“Normally we would all be clustered behind you, file by and shake your hand.  We would all have a word of advice as we went by,” said Schoomaker, who joined virtually.  “I’m trying to think of the dozens, if not hundreds of O2M3s that I’ve been privileged to present this to award to, but I can’t think of another time that we’ve given this to a lieutenant or to an NCO below the rank of E-8 or possibly E-7, and that’s because it takes such a long time to make a substantial contribution to the AMEDD regiment and to the military family. In those occasions that you have this medallion on, I think people who are informed will see that you are a very special person, especially given your relative position within the hierarchy. You now have the opportunity throughout the remainder of your career to identify people and inspire them to make the contributions that you have, and to keep your eyes out for those people that you think are bound for the same honor someday. Be very aggressive about encouraging those people.”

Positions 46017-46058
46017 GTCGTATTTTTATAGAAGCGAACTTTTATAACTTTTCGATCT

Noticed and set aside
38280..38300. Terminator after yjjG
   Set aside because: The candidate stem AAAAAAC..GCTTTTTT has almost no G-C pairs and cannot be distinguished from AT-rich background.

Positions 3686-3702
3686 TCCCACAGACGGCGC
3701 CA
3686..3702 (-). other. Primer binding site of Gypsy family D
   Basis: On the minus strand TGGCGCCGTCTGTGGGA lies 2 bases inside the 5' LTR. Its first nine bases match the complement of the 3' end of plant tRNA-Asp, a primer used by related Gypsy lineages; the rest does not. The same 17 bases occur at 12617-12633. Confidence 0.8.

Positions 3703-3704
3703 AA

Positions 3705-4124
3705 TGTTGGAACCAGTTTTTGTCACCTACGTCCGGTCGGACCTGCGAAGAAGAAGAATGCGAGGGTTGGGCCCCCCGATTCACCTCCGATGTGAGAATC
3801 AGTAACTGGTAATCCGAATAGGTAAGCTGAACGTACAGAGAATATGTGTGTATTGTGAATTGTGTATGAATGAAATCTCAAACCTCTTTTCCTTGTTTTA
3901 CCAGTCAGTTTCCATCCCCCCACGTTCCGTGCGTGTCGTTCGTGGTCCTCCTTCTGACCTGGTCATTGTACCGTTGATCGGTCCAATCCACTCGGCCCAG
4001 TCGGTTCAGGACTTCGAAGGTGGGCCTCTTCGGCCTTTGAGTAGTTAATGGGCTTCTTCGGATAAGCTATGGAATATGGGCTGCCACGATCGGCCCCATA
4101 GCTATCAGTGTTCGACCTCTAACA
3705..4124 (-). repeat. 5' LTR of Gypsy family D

“You are exactly the kind of officer that we had in mind when we launched the EMDP2 program,” said Rice. “You are a great example to others.  We are very, very proud of you and this is an honor that you richly deserve.”

“I had no idea that this was going to happen.  I’m kind of at a loss for words.  I’ve loved serving in the military and being in military medicine as an NCO and as a medical student about to graduate,” Villahermosa said.  “I’m really grateful for the opportunities I’ve been given and that’s something I hope to pay forward for the rest of my career and maybe even after. Thank you.”

 

You also may be interested in...

Article Around MHS
Feb 23, 2024

Medical Soldiers Compete in the Medical Readiness Command Europe 2024 Best Leader Competition

The 2nd Place of the 2024 Medical Readiness Command, Europe Best Leader Competition, held Feb 6-9 at Baumholder Training Area, Germany, are pictured with U.S. Army Brig. Gen. Roger Giraud, commander of Medical Readiness Command, Europe. The grueling four-day competition was rigorous, relevant, and realistic. Activities included a physical fitness assessment, M4 and M17 weapons zero and qualification, and a 12-mile foot march. (Photo by Kirk Frady)

More than 30 medical soldiers from across Europe competed in the 2024 Medical Readiness Command, Europe Best Leader competition, Feb. 6-9, at Baumholder Training Area in Germany. Teams from each of Medical Readiness Command, Europe’s four direct reporting units competed for a chance to represent the command at the 2024 U.S. Army Medical Command Best ...